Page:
Ooh, such bright colors and so shiny – orange, yellow, red, and look, one little green one. Hmm, interesting sign
$3.00 a basket Various hot peppers.
Wonder what they are, exactly. Doesn’t matter, nothing’s too hot for me.
Brr, it’s a bit chilly. Glad I’m having Mexican Food. Eating hot peppers always warms me up. Better than wearing a sweater
I cut up one of the cibolla onions and the monkey mind thinks it’s pretty small so I cut up another one and toss it into the pot with some olive oil.
I mince a clove of garlic but the monkey mind thinks it doesn’t seem to go far amidst the onions so I mince another one and toss it in. Now for the peppers.
Hmm, what kind? I wonder, is this a Scotch Bonnet?
I slit it down the middle and use the paring knife to carefully scrape out all the seeds onto the cutting board. I’m careful not to touch any of them. Seeds are the hottest part. Professional cooks usually wear gloves because once the oil get on your skin it stays there. You don’t want to touch your eyes after handling a hot pepper (trust me). But since I’m only using one pepper, I forego caution.
I slide the tiny pieces from cutting board into the pot. But as I stir, monkey mind thinks it looks overwhelmed by all the garlic and onions. I add another pepper
And this is the last decision I make with a right mind. Or maybe I should say, a cool mind?
Ooh, my fingers are burning. I never noticed those dry cracks in my skin. I must have touched the pepper.
Since the night is chilly night, I’ve closed all the windows. Knowing the garlicky smell could linger all night, I switch on the exhaust in the range hood. Then I check the pot to see make sure the heat’s not too high. As I lean over the pot, my nose starts to run, my chest burns, and my sinuses feel like they’re inhaling volcanic vapors
Tissues, tissues. I need a tissue!
I run through the house to the bedroom and grab a tissue, then another… and another. On my way back to the kitchen I notice the cat brothers who were keeping me company in the kitchen have deserted the ship for the couch, and as I enter the kitchen I see why. It’s like walking into sulfur and brimstone.
This can’t be good for me. Think what eating this is going to do to my insides. Maybe I should just throw it away. Nah, come on! Just dilute it with cool stuff.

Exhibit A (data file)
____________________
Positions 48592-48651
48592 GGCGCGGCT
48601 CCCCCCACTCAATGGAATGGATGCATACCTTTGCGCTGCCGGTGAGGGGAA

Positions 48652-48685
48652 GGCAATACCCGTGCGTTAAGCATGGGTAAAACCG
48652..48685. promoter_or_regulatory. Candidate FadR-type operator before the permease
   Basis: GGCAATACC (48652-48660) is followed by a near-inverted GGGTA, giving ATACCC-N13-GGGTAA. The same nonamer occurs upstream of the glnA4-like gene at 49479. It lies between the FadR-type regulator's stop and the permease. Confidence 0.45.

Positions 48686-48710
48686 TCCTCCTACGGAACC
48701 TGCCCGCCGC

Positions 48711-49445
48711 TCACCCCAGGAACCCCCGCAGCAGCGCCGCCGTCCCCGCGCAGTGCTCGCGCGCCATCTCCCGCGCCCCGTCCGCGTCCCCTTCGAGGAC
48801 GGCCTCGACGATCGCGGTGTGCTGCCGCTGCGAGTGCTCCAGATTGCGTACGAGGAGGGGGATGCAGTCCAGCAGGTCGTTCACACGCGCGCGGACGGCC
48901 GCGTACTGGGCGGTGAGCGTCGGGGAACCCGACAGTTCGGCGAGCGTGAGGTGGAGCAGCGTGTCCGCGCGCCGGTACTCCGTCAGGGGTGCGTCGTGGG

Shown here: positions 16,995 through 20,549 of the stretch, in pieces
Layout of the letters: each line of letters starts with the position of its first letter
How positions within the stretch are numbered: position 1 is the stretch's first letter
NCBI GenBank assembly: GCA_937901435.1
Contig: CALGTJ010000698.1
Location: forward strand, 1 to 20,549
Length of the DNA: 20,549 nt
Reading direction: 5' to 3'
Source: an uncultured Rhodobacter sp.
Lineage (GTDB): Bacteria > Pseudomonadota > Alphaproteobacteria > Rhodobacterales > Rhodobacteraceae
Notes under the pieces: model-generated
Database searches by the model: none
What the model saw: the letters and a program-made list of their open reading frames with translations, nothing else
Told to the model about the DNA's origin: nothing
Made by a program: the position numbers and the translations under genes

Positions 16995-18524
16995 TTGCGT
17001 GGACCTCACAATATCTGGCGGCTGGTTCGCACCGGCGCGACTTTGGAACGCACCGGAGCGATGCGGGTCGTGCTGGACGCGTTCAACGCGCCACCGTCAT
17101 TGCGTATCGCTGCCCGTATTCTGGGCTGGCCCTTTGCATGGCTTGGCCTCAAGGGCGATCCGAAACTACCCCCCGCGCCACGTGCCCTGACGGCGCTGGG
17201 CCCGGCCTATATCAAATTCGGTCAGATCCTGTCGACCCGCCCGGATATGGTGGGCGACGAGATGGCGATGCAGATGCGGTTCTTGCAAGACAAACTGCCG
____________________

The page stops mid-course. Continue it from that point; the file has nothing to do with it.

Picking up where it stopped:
I put stirring as long as I can, then choose my longest wooden spoon and with a stiff, outstretched arm, stir from a distance.
Ok time for the beans. Shoot, that’s not enough. I should have cooked more.
I stir the mixture and hazard a taste – three beans.
Oh my God, oh my God – my tongue, my mouth, my throat. It’s travelling down my chest. Everything’s on fire. This is serious – scary serious!
I open the refrigerator in search of cool stuff to add.
I almost forgot about the cilantro; good thing I bought such a large bunch. Nice cool cilantro Yuck, it’s sandy.
I wash and start to chop.
This calls for quantity. Little bits won’t do. Throw it all in!
Going heavy on the cilantro does improve things. I can now stir and look into the pot without my face breaking out in a hot sweat. The only problem is ……now, it looks like a pot of ugly soup greens.
I try another taste.
Umm – better
Ooh ooh, no – my tongue, mouth. It’s just delaying the heat a bit .
But, ok, not quite as hot.
With faith that once all the ingredients are layered and wrapped in the tortilla the h-factor will be watered down, I gather everything on the counter
Of all the times to have selected this flavor!
Cheese, that’ll help –
Sigh – why do I always go for the hot?
Okay lay out tortilla, slather on some sour cream, – nice cool sour cream; and chunks of avocado, nice cool avocado, and a handful of cheese, Okay, (sigh) time for the bean mixture, just a little.
OK ready set go
I start nibbling from the end with small bites, and it’s bearably hot, but it’s mostly tortilla. It gets a bit more fiery as I approach the guts and grits of the middle where the cheese and sour cream ooze out along with the stringy cilantro and beans. Still hot but ……….yep, this is doable.